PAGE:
GCCI President Vishnu DoergaIn order to make the business climate more conducive, there needs to be regular consultations between Government and the various Private Sector representative bodies.This is according to the Georgetown Chamber of Commerce and Industry (GGCI), which is calling for more meetings with its various Government counterparts to have discussions on issues affecting the local investment climate.GCCI President Vishnu Doerga, during a press conference on Tuesday, underscored that one meeting ahead of the presentation of the National Budget every year was not going to prove effective in making the environment welcoming for investments.“A lot of what is needed now is us sitting at the table on a regular basis with our respective Government counterparts so that we can let them know on an ongoing basis what is needed. The budget is an annual event which really funds these activities we were talking about; so it’s very tough to just have a consultation on it when it’s about to be launched,” he explained.Doerga expanded by pointing out that many challenges affecting businesses were caused by red tape and regulations, rather than the Government’s funding.“A lot of the things that need to be done aren’t finance intensive. You need to meet to change regulations and amend procedure so the (business) process can happen much smoother,” he noted.He added, “We do say Guyana means business. But in order to mean business, you need to have a process to make business flow smoothly; if not, it’s not 20 years ago, the Private Sector that has money to invest can invest it elsewhere where it is easier and there is a better investment climate.”The GCCI President expressed pleasure that the Foreign Affairs Ministry already reinstituted the quarterly meeting with the Private Sector where issues were addressed, and he was now hoping that the other relevant Ministries and agencies would follow suit very soon.In fact, he disclosed that the Business Ministry was currently working on improving its system to allow the exchange of information between the Private Sector and Government to occur in a more structured manner.Meanwhile, Doerga indicated that the consultations on Budget 2017 were productive and the GCCI was looking forward to making its presentation.He emphasised that there was need for a development plan for Guyana and expressed hopes of seeing this in the budget.Budget 2017 is slated to be presented in the National Assembly on December 5 by Finance Minister Winston Jordan.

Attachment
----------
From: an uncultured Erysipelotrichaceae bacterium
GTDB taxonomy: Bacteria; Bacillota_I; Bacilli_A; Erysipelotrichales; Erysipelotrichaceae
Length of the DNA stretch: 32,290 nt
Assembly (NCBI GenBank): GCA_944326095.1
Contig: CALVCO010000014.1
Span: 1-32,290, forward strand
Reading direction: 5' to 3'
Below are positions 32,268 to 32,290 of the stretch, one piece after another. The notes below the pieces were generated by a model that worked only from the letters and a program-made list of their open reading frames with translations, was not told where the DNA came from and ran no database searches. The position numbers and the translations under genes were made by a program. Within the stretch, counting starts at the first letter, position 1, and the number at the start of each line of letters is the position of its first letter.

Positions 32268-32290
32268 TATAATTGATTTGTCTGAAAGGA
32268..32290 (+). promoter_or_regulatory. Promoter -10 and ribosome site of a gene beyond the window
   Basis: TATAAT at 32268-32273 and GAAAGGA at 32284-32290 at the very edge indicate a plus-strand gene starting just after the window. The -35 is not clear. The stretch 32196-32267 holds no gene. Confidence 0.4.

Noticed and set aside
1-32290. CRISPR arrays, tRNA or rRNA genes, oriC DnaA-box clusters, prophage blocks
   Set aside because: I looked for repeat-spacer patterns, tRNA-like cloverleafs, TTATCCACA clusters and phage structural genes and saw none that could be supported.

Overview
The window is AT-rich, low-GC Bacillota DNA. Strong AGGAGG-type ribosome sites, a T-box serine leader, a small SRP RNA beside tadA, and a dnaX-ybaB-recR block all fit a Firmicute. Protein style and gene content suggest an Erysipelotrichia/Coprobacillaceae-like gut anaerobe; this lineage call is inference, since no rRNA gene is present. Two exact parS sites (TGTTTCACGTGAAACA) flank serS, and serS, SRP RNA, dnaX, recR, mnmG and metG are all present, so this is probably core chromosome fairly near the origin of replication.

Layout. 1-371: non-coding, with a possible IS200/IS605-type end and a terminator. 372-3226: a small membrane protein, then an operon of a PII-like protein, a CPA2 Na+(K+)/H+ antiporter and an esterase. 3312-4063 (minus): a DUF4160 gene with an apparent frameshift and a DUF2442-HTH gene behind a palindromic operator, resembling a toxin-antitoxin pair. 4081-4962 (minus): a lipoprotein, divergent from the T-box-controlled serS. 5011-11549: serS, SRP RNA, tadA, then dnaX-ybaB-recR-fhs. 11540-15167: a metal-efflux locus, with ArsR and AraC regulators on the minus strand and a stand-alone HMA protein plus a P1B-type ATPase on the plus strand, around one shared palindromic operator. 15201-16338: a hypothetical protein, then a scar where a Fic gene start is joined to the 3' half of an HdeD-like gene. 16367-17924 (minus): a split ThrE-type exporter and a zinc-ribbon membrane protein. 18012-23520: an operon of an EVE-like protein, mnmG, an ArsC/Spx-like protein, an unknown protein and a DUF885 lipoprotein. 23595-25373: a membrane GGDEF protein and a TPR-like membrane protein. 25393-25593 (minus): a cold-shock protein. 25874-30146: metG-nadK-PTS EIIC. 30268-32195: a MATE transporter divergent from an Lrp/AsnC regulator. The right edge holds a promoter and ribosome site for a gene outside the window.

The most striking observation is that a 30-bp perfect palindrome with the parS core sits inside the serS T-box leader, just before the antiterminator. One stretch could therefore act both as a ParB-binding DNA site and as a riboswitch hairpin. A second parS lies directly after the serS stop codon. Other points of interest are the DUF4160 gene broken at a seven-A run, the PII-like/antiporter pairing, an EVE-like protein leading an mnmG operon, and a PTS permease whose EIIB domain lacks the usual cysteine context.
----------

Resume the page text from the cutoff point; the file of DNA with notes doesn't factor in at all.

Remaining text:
The Liberian government received more revenues than payments declared by eight reporting companies because of the net difference of U$5,361,233 or 2.9% of the total amount received, according to a report covering the fiscal period of July 1, 2012 to June 30, 2013 launched yesterday by the Liberia Extractive Industries Transparency Initiative’s (LEITI) Multi-Stakeholders Steering Group.Reading a statement at a press conference during the official launch of the 6th Extractive Industries Transparency Initiative’s (EITI) Report at the LEITI Secretariat on Capitol Hill in Monrovia, Mr. Stephen B. Dorbor attributed the net discrepancy to two reasons.“Companies for which the government reported receipts did not submit payment data to the Reconcilers, including artisanal and small scale miners and pit sawyers,” he said. Mr. Dorbor, who is the Deputy Minister for Planning and Human Resources Development at the Ministry of Lands, Mines and Energy, said the other situation was companies that submitted data, but whose differences could not be reconciled due to lack of adequate information provided by the Reconcilers.He said the 6th Report revealed that payment data from companies involved with the reporting were categorized into two groups.“They are companies above the materiality threshold and those below threshold and for the period under review, 85 companies were above the materiality threshold and 125 companies below the threshold,” Minister Dorbor said.He explained that the Report indicated that from nine government agencies, from the oil, mining, forestry and agriculture sectors, for the period running from July 1, 2012 to June 30, 2013, revenues amounted to U$185,345,028, while payment data supplied by 80 companies amounted to U$179,983,795.Minister Dorbor said details of the Report revealed that total receipts for companies amounted to U$185,345,028 for the 6th Report as compared to U$110,146,657 of the 5th Report, which is a net increase of U$75.8 million in revenue.“Additionally, the total number of companies registered with LEITI increased by 52 or 26% during the period under review, which means 148 companies for the 5th Report to 200 companies for the 6th Report,” Minister Dorbor indicated.He named all nine agencies of government whose reports in the 5th were consistent in the 6th Report as the Environmental Protection Agency, (EPA), Forestry Development Authority (FDA), Liberia Civil Aviation Authority (LCAA) and the Liberia Maritime Authority (LMA).The rest, he said are the Ministry of Agriculture, Ministry of Finance (MOF), Ministry of Lands, Mines and Energy (MLME), National Oil Company of Liberia (NOCAL) and the National Port of Authority (NPA).Minister Dorbor said the Report consisted of contributions made by extractive companies that promoted local development and financed social projects in line with EITI Requirement 4.1. The requirement, he said, encourages multi-stakeholder groups to apply a high standard of transparency to social payments and transfers to other benefit streams, including the recognition that these payments may be reported even though it is not possible to reconcile them.The 6th Report, he said, dealt with three major areas: Beneficial Ownership Disclosure, the Mining Sector Scoping Study Report and the Contract Matrix (Contract Simplification).He commended USAID for funding the 6th Report and Scoping Study; the UNDP for funding the Beneficial Ownership Disclosure Exercise; and GIZ for supporting the Contract Matrix Project.The Report was approved and launched by the Multi-Stakeholders Steering Group (MSG) of the Liberia Extractive Industries Transparency Initiative, of which Minister Dorbor is the Chairman.Share this:Click to share on Twitter (Opens in new window)Click to share on Facebook (Opens in new window)